New technologies can sometimes be used with older gear. When you can merely utilize outdated technology, why do you need one of the finest graphics cards? This week, Mesa fans filed a merge request for the RADV ray tracing driver for AMD’s RDNA 2 GPUs, allowing it to operate with previous-generation graphics cards. Mesa is an open source version of OpenGL and Vulkan APIs for Linux. What remains to be seen is how effectively they will function.
In recent years software and hardware ray tracing support have been the topic of much industrial debate as the technology has to be implemented properly to offer substantial-quality improvements.
However, even with current hardware that enables hardware acceleration for ray tracing, such as AMD’s Radeon RX 6000-series GPUs based on the RDNA 2 architecture, this results in significant performance drops.
The debate is shown by Ubisoft’s choice not to use ray tracing in Far Cry 6 for the newest gaming systems. However, it appears that Linux fans want to allow ray tracing functionality in Vulkan even on old architectures such as the original RDNA from 2019 and GCN 4/5 from 2016/2017.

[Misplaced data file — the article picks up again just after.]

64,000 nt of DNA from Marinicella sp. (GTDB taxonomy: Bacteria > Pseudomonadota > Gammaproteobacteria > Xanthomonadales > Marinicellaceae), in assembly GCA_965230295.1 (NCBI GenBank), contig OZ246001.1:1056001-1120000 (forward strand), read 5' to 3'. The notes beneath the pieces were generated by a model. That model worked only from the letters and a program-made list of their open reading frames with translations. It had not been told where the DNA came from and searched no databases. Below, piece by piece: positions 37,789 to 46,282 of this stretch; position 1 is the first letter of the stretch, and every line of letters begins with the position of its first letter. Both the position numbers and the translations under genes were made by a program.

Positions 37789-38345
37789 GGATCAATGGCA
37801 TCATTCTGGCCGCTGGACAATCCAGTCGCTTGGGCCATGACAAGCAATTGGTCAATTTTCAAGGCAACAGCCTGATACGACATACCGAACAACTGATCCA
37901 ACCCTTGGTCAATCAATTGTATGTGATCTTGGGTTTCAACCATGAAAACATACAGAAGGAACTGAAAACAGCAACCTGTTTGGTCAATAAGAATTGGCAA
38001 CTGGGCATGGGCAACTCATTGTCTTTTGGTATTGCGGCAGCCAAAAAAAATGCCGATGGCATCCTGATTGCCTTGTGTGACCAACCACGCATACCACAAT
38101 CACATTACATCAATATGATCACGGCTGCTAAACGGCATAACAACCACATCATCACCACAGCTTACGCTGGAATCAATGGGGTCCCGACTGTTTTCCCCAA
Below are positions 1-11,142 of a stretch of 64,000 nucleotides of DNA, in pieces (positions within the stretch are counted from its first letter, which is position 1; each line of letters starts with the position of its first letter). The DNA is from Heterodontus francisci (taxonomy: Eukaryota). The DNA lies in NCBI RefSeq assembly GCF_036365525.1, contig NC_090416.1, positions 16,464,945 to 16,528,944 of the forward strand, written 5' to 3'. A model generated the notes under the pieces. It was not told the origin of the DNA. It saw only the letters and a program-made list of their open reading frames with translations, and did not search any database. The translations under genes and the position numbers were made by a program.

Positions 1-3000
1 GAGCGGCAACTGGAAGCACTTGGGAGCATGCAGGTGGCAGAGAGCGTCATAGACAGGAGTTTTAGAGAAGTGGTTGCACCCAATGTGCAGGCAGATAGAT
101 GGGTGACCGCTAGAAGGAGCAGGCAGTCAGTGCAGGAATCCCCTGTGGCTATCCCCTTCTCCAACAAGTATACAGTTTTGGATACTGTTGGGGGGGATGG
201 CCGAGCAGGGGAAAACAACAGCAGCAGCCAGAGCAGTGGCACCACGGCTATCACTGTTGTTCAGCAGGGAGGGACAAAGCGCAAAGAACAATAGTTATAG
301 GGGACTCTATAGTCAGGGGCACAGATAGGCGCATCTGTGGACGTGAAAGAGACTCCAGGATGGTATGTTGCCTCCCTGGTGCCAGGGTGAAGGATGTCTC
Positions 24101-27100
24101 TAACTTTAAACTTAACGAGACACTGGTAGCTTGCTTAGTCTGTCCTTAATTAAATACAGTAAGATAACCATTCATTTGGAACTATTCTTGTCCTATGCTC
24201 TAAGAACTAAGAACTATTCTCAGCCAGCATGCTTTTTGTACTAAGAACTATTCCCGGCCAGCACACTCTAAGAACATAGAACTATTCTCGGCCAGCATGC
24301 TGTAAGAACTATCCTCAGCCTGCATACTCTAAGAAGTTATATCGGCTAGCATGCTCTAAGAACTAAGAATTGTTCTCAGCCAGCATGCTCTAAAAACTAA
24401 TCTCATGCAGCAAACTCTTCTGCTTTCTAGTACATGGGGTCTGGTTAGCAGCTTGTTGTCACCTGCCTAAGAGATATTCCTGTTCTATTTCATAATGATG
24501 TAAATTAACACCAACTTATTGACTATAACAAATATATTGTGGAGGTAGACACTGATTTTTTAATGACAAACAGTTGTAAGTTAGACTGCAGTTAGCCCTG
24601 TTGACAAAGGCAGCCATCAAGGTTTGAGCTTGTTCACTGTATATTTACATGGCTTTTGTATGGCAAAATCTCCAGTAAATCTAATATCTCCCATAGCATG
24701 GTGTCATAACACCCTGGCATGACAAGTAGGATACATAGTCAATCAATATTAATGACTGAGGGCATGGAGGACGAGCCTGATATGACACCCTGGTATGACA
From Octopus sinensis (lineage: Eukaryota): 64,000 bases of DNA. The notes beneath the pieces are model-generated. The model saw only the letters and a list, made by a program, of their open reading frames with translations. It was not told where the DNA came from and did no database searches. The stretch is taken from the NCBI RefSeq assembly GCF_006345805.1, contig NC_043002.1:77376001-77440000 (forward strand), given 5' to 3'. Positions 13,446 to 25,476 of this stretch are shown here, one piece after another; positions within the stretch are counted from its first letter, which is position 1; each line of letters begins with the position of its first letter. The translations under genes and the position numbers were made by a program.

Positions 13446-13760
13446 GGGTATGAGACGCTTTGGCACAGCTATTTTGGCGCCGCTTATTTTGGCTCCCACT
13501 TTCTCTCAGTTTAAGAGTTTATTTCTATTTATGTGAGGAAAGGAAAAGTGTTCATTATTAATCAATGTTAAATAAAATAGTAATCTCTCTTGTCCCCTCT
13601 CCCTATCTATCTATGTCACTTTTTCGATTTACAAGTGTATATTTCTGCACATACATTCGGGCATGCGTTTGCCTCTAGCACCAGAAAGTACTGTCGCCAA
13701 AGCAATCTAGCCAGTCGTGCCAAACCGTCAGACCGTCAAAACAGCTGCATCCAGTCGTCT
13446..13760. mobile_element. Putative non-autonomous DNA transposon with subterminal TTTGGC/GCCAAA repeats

Ray tracing is a workload-intensive operation, thus AMD’s RDNA2 and Nvidia’s RTX graphics cards have special portions of their GPU architecture dedicated to it. As a result, it appears that the lighting effects available with it are limited to those structures on the surface.
Following the introduction of Mesa, an open-source version of the OpenGL & Vulkan API, it has been discovered with its latest update that ray tracing functionality for Polaris, VEGA, and even AMD Navi 1X-based graphics cards may be available, at least possibly.
The only catch is that it’s now only available on the Linux operating system, and as you might guess, getting it to work with many games is proving tough.